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Constitutional Kudos to Paul Ryan (Forbes.com) May 11, 2016

Posted by daviddavenport in Op/Eds, Politics.

The same bravado and voter frustration that brought Donald Trump to the top of the Republican presidential heap has now turned on House Speaker Paul Ryan.  When Ryan said recently that he was not yet ready to endorse Trump, former Alaska governor and vice presidential nominee Sarah Palin said she would work to defeat Ryan in his primary race for reelection to the Congress.  Trump spokesperson Katrina Pierson has said Ryan should give up his speakership if he can’t endorse Trump.  In other words, one of the best and brightest leaders Republicans have in Congress is history if he stands in the way of, or even delays jumping on, the Trump bandwagon.

Hold on a minute, people.  The fact that Donald Trump has won 10.7 million votes out of an electorate of 130 million and will presumably be the Republican nominee later this summer doesn’t mean every other Republican leader shuts down his brain and falls mindlessly in line.   Not only is that a recipe for disaster for the Republican Party, but it’s also completely out of line with the constitutional approach to governance the Founders so carefully constructed.

For starters the Trumpeteers should be reminded that the Founders were highly suspicious of the dangers of pure majoritarian rule, or too much democracy.  Here are a few nuggets of their wisdom:

  • “We are a Republic. Real Liberty is never found in despotism or in the extremes of Democracy.”  Alexander Hamilton.
  • “Democracy will soon degenerate into an anarchy; such an anarchy that every man will do what is right in his own eyes and no man’s life or property or reputation or liberty will be secure…” John Adams
  • “Democracy is nothing more than mob rule, where fifty-one percent of the people may take away the rights of the other forty-nine percent.” Thomas Jefferson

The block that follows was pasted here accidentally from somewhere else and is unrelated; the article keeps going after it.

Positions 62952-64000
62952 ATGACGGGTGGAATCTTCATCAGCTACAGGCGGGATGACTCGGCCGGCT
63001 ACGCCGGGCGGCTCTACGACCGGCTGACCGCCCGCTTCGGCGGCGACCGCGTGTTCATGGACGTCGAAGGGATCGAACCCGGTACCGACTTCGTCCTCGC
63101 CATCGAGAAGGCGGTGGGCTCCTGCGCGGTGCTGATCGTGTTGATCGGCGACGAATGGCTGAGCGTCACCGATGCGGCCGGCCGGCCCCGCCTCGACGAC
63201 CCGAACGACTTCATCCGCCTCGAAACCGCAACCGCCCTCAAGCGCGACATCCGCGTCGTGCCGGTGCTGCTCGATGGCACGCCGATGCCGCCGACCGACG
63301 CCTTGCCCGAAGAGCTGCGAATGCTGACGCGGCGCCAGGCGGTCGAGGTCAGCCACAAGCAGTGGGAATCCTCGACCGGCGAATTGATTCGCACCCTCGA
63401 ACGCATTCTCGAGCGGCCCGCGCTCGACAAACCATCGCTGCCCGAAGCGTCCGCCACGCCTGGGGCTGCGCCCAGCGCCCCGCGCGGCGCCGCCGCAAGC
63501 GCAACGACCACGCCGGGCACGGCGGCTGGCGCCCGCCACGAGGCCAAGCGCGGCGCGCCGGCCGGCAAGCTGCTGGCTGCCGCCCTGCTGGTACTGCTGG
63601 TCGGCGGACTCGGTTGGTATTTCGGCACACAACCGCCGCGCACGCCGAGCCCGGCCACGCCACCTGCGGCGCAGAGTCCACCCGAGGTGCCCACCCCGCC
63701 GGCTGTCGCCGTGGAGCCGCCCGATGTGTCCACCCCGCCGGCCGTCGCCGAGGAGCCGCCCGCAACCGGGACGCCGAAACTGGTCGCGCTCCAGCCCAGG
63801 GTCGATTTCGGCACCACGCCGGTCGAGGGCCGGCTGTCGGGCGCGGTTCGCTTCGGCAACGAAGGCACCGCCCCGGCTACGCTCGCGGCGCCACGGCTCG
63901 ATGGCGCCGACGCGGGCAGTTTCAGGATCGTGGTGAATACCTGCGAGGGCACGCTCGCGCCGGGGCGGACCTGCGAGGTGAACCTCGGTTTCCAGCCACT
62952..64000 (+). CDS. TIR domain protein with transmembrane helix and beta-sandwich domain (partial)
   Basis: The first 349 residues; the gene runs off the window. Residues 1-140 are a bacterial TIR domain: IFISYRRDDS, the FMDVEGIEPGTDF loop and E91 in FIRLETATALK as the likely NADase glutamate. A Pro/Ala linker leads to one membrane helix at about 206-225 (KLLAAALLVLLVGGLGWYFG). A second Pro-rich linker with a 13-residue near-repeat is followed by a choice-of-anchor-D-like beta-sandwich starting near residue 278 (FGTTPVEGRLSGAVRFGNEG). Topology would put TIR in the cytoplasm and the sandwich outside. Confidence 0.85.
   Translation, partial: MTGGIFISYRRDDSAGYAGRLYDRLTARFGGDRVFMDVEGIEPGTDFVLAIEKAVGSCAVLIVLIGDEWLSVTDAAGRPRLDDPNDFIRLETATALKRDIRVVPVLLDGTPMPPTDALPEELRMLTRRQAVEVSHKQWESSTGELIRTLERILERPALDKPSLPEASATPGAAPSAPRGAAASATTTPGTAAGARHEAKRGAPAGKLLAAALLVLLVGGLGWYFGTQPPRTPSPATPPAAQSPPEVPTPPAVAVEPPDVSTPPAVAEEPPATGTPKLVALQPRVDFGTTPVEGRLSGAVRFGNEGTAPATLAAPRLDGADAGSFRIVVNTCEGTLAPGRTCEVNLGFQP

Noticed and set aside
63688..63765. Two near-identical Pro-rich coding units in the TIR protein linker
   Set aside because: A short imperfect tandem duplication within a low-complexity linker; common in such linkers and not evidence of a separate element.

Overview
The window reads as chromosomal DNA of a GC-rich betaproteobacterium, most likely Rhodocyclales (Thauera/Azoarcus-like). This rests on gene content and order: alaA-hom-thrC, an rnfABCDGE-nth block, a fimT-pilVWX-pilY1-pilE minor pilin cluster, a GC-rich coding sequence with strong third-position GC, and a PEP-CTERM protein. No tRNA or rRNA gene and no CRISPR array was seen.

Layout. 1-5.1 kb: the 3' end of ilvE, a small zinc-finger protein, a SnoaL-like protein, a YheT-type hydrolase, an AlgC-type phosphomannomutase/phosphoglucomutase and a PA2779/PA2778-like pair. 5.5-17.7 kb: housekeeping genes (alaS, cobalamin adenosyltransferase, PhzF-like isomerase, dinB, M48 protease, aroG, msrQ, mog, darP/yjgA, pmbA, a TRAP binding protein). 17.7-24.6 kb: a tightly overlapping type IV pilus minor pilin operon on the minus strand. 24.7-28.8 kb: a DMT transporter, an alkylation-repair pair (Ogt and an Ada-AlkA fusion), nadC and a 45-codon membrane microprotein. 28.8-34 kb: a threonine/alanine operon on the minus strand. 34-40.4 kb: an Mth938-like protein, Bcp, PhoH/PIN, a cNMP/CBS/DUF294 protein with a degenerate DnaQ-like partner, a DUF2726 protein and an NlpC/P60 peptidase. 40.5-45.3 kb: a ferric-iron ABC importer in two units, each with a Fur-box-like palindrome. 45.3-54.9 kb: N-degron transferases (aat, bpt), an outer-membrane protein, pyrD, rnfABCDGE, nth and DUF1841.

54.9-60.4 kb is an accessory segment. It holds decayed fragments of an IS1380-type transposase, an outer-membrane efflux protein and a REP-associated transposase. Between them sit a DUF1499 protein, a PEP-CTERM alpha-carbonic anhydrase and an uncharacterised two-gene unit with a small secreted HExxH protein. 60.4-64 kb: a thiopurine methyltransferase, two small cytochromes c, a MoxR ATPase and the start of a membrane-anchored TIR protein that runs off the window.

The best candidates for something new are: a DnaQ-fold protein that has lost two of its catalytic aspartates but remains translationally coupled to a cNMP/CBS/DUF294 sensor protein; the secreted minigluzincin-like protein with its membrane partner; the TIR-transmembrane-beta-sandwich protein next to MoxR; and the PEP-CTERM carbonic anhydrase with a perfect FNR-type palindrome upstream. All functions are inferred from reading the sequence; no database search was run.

• My personal favorite, sometimes attributed to Benjamin Franklin but authorship apparently unknown: “Democracy is two wolves and a lamb voting on what to have for dinner.”

Very deliberately, then, the Founders established something other than a pure democracy ruled by majoritarian votes.  It was to be, as Benjamin Franklin famously put it, “a republic, if you can keep it.”  The goal of the Founders was not to follow the people’s passions of the moment, but rather to seek, as James Madison described it in Federalist 37, 51 and 63, the “deliberate sense of the community” over time, as expressed through the several institutions the Founders and the Constitution established.  In fact, one could argue that Trumpism is precisely the kind of heated passion and anger of the moment the Founders would have wanted to resist, or at least slow down.

Loyalty to a political party’s standard bearer is not unimportant to party leaders and appropriately so.  It makes sense, then, that if Paul Ryan cannot reconcile himself to Donald Trump as the party’s presidential nominee, he should step aside as chair of the party’s convention and Ryan has offered to do just that.  But to forfeit his leadership in the House of Representatives, or his seat in Congress, over the heated rhetoric of Sarah Palin and the loud-sounding Trumpeteers would be to allow the 10 million voter Trump majority to have way more than their proper say.

The leaders of Congress should be about policy more than politics, and this is precisely the turf on which Donald Trump has been uncertain.  His policy positions have not been well developed during the primaries, reduced most often to sounds bites like building a wall paid for by Mexico, or putting tariffs on Chinese trade since they are eating our lunch.  And recently he has even begun to shift some of his previous positions on the minimum wage and income taxes.

Frankly it would behoove Mr. Trump and his Trumpeteers to take a little time to find the cool, deliberate sense of the community on policy matters and Mr. Ryan could be a great ally in accomplishing that.

To view the column at Forbes.com:  http://www.forbes.com/sites/daviddavenport/2016/05/11/trump-v-ryan-passion-and-frustration-or-the-deliberate-sense-of-the-community/#584e1419344c

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